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Brazil's president to play last cards in impeachment fight
[RIO DE JANEIRO] It's make or break time for leftist Brazilian President Dilma Rousseff's attempt to avoid impeachment - and for Brazil itself.
A months-long political crisis wrapped in a gargantuan corruption scandal and the worst recession for a generation starts coming to a boil this week.
On Monday, Rousseff's solicitor general, Jose Eduardo Cardozo, will make final arguments before a congressional impeachment commission, which then has five sessions to debate before voting.
Underling the urgency of the process, that vote is scheduled for April 11 and the commission chairman wants all 65 members seated before dawn so that they can finish in the same day.
Shortly after - April 17 is the latest plan - the commission's non-binding recommendation goes to the lower house, which will either scrap impeachment or send Rousseff to trial in the upper house.
Two thirds of the chamber, or 342 votes, are needed to move the case to the Senate, where legislators are considered likely to follow the lower house's lead.
This means Ms Rousseff, who lost her main coalition partner to the opposition last week, might have just days to lobby for support and save her presidency.
Following intense behind-the-scenes dealing, she is soon expected to announce a series of ministerial posts and other government jobs given in reward for congressional support.
She could also find out this week if the Supreme Court agrees to let heavy-hitting but controversial ex-president, Luiz Inacio Lula da Silva, join her cabinet.
Mr Lula is crucial to rallying the leftist base and negotiating an anti-impeachment coalition, but has been barred because he is accused in a case connected to a huge embezzlement and bribery scandal at state oil company Petrobras. The court decision should come by Thursday, Mr Lula says.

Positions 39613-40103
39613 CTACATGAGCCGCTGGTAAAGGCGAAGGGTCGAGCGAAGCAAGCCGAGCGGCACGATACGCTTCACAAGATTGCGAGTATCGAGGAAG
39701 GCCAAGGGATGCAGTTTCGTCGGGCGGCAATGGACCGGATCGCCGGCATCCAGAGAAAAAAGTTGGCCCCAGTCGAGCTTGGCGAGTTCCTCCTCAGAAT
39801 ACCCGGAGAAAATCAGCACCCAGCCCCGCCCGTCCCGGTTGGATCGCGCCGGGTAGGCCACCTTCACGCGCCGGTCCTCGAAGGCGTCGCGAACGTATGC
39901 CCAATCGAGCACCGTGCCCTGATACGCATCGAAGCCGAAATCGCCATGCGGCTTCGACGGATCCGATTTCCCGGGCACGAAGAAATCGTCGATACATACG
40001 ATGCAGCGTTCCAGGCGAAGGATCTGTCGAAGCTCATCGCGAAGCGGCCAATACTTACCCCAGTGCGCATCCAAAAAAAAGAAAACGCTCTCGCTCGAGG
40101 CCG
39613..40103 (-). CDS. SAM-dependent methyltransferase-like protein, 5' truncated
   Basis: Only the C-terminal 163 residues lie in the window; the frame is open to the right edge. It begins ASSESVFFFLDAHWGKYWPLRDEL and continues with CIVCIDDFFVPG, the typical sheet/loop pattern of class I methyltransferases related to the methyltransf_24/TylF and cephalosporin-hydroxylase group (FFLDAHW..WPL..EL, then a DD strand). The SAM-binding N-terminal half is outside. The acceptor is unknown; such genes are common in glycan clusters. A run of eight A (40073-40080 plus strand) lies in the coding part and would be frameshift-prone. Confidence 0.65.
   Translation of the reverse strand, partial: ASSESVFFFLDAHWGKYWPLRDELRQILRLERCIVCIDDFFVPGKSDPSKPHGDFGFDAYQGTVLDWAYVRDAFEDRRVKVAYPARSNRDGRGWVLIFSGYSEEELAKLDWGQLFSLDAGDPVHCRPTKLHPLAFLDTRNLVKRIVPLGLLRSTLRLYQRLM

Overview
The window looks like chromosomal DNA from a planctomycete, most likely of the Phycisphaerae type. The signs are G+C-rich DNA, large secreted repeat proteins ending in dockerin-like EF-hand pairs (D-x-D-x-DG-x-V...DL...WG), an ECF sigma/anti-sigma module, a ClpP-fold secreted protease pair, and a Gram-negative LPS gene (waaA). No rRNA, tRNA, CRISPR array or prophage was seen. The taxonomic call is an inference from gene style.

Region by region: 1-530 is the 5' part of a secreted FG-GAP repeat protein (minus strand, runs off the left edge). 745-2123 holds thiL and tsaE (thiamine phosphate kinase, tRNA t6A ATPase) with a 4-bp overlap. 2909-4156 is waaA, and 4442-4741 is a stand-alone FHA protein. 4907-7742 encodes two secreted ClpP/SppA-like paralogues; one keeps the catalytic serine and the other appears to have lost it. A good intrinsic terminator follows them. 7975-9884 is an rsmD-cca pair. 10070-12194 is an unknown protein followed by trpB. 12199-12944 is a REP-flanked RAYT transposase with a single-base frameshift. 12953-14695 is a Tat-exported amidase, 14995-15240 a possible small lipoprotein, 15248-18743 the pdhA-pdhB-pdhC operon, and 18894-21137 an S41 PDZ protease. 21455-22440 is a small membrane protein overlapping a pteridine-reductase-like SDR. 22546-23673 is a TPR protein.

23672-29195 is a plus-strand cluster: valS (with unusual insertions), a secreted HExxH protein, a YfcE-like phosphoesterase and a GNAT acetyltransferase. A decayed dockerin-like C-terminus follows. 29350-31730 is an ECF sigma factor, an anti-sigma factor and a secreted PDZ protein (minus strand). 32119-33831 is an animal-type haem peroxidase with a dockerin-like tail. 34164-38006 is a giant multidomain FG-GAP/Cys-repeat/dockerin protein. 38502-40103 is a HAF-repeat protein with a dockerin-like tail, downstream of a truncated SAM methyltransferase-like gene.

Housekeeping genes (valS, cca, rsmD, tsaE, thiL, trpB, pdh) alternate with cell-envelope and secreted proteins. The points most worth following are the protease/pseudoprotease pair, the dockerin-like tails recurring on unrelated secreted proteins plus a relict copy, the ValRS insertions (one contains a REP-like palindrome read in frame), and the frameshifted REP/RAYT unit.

"This week will be the week where both sides are playing all their cards pretty hard and making their moves," Gabriel Petrus, a partner at the political consultancy Barral M Jorge Associates, told AFP.
"The following week we'll have the final result of this battle." Ms Rousseff is accused of illegally manipulating government accounts, a charge that many experts consider to be relatively light for impeachment.
However, the one-time Marxist guerrilla during Brazil's military dictatorship is also taking fire for the brutal recession and the Petrobras corruption scandal.
With only 10 per cent government approval ratings and inability to pass legislation in Congress, Ms Rousseff already looks powerless.
But those working to oust Ms Rousseff themselves face serious allegations.
Ms Rousseff's vice-president-turned- opponent, Michel Temer, has been linked - though not charged - as a participant in the Petrobras scandal. If Ms Rousseff goes, he'd become president.
The speaker of the lower house, Eduardo Cunha, who has spearheaded the effort against Ms Rousseff, was charged by prosecutors last year with taking millions of dollars in bribes in the scandal and hiding the money in Switzerland.
Huge opposition rallies and smaller but still significant pro-Rousseff rallies are now a regular feature across Latin America's biggest country, accentuating a divide that some fear could turn violent.
At a demonstration Saturday in the leftist northeast of Brazil, Mr Lula said he had "never seen such a climate of hate."
The authorities said late Friday that they are looking into online death threats against Ms Rousseff's spokesman, Edinho Silva, who earlier expressed worries that the increasingly nasty row could produce its "first corpse."
With Ms Rousseff claiming she is victim of a coup and the opposition saying that the future of the country is at stake, compromise appears finished.
Reflecting that spirit, Mr Cunha is planning to break the tradition of house speakers not participating in votes of this kind, Folha newspaper reported Sunday.
In addition, he plans to move the voting day to Sunday, April 17, making it easier for the opposition to rally outside Congress, the report said.
He also will insist on an open vote to make it harder for deputies trying to hedge their bets in a secret ballot or - as Ms Rousseff's camp is trying to persuade many to do - abstaining or not showing up.
"To me, not being present is the same thing as voting (no)," O Tempo newspaper quoted Mr Cunha saying Saturday.
"A political war will be waged and the punishment for those who don't show up will be political."
Yet another trick Mr Cunha plans, Folha reported, is to swing momentum against Ms Rousseff by starting the voting with deputies from the right-leaning south of Brazil, rather than alternate between north and south, as would be the norm.